Heatmaster G series 3 way mixing valve

Rugar Posted By Rugar, Oct 4, 2017 at 9:12 AM

  1. Rugar

    Rugar
    Member 2.
    NULL
    

    Oct 12, 2008
    128
    1
    Loc:
    East central KS
    Is it necessary to have a mixing valve on a heatmaster g series to limit cold return water. It does have a circulator dedicated to mixing internal water. Wouldn't that accomplish the same thing.
     
  2. hondaracer2oo4

    hondaracer2oo4
    Feeling the Heat 2.
    NULL
    

    Jan 18, 2012
    302
    40
    Loc:
    Canterbury NH
    Heatmaster has gone the direction of adding the mixing pump onto the boiler instead of requiring return protection via a three way valve. I think that the mixing pump helps if the boiler gets some cold water return but I think there is no substitute for a return protection valve. With all that being said the g series is an outdoor boiler that typically operates 24/7. Since that is the case the boiler won't be heating a store of water and then going cold waiting until the next time it is fired. Operating this way causes you to have cold water return to the boiler until your storage gets up above 140. The g series running 24/7 shouldn't drop below 160 unless the fire goes out. With proper flow to the heat load you shouldn't see more than a 20 degree delta t which means you should be above 140 all the time and the mixing pump helps to mix it if it does.
     
  3. Rugar

    Rugar
    Member 2.
    NULL
    

    Oct 12, 2008
    128
    1
    Loc:
    East central KS
    Thanks for that reply. That's what I was thinking but wanted to make sure. Now I need to figure out how to add a line into boiler room for heat and double as an over run. Also it needs to be separate via flat plate or sidearm for antifreeze. I probably should start a new thread for that
     
  4. hondaracer2oo4

    hondaracer2oo4
    Feeling the Heat 2.
    NULL
    

    Jan 18, 2012
    302
    40
    Loc:
    Canterbury NH
    I take it that you are planning to run glycol in the g100? Why? The boiler room in the house or boiler room outside??? This is an open boiler and really shouldn't climb in temp very much in ththe case of a power outage.
     
  5. Rugar

    Rugar
    Member 2.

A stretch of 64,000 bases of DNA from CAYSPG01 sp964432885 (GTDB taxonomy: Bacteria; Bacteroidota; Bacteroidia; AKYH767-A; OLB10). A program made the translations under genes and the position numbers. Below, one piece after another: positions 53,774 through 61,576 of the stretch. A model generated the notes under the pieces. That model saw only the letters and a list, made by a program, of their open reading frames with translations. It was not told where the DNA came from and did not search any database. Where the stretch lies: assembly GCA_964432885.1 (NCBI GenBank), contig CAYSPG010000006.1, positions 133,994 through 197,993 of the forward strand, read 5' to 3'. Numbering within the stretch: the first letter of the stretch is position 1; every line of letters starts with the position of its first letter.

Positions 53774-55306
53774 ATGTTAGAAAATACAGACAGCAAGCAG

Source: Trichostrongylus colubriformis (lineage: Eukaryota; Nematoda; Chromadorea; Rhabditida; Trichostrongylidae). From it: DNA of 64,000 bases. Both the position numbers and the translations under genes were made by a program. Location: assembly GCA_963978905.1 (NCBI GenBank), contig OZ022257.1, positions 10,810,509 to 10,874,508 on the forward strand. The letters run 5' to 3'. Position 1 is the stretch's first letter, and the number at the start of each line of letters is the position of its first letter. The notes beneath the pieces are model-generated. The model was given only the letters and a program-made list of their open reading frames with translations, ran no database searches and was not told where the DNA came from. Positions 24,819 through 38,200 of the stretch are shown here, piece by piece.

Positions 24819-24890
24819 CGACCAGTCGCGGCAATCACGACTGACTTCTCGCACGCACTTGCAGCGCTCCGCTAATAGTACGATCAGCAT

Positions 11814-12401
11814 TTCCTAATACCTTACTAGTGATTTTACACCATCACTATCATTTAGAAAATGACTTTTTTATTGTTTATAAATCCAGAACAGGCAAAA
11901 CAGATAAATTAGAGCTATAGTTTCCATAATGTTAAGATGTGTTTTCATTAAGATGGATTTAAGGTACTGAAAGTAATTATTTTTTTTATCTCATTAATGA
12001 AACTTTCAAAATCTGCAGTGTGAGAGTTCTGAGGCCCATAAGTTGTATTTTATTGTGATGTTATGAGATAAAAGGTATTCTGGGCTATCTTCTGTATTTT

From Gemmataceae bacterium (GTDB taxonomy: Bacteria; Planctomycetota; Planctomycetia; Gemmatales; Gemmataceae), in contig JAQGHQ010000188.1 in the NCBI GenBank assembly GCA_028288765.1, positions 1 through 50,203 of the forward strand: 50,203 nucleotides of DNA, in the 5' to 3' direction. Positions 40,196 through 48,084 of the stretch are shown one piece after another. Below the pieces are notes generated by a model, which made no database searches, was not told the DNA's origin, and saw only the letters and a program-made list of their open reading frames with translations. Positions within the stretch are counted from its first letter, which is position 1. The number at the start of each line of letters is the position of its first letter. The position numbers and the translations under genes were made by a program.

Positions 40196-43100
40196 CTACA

NULL
    

    Oct 12, 2008
    128
    1
    Loc:
    East central KS
    Not planning to have glycol in boiler itself or house just a loop for supplemental heat in garage. I did start another thread about install questions. Im really missing the simplicity of having a pressurized wood boiler like my old eko 25. Plumbing seemed simpler to me.
     
  6. hondaracer2oo4

    hondaracer2oo4
    Feeling the Heat 2.
    NULL
    

    Jan 18, 2012
    302
    40
    Loc:
    Canterbury NH
    Is the g100 in the garage that is going to be heated? You could just put the garage loop on a timer so that it circulates the water every hour for a minute so it keeps it from freezing. If you had a pressurized boiler and you wanted a loop like the garage with antifreeze than you would still have to separate the systems with a flat plate.
     
  7. maple1

    maple1
    Minister of Fire 2.
    NULL
    

    Sep 15, 2011
    7,490
    1,307
    Loc:
    Nova Scotia
    Wouldn't this dedicated mixing circ also have the effect of making supply temps lower? Which may or may not be a concern...
     
  8. Rugar

    Rugar
    Member 2.
    NULL
    

    Oct 12, 2008
    128
    1
    Loc:
    East central KS
    Was thinking about placing the garage loop on the return side. I need every degree to keep the house hot, however I don't need the capacity of the furnace in the house. I'm expecting return temps within 15 degrees of supply. I have an old inefficient house and baseboards need it hot to keep up.
     
  9. Rugar

    Rugar
    Member 2.
    NULL
    

    Oct 12, 2008
    128
    1
    Loc:
    East central KS
    For the heat emitter was thinking of an old cast iron radiator, old truck radiator with fan, or a Mr heater coil with fan. The garage is 22x23 ft and uninsulated at the moment.
     
  10. hondaracer2oo4

    hondaracer2oo4
    Feeling the Heat 2.
    NULL
    

    Jan 18, 2012
    302
    40
    Loc:
    Canterbury NH
    Your money would be well spent to at the very least air seal the home. That is the biggest losses of btus.
     
  11. Rugar

    Rugar
    Member 2.
    NULL
    

    Oct 12, 2008
    128
    1
    Loc:
    East central KS
    Certainly so but my biggest priority now is getting this furnace installed. Don't want to rely on my indoor gas boiler that's 40+ years old more than I have to. The house has had some pink board laid tight over the old siding and then new vinyl siding overlaid on that around 15 years ago. Tyvec wasn't that popular yet. My foundation cracks and windows are the biggest problem. First I'll get boiler in then try a few windows. Sometimes blow straw on foundation when gets cold.
     

Share This Page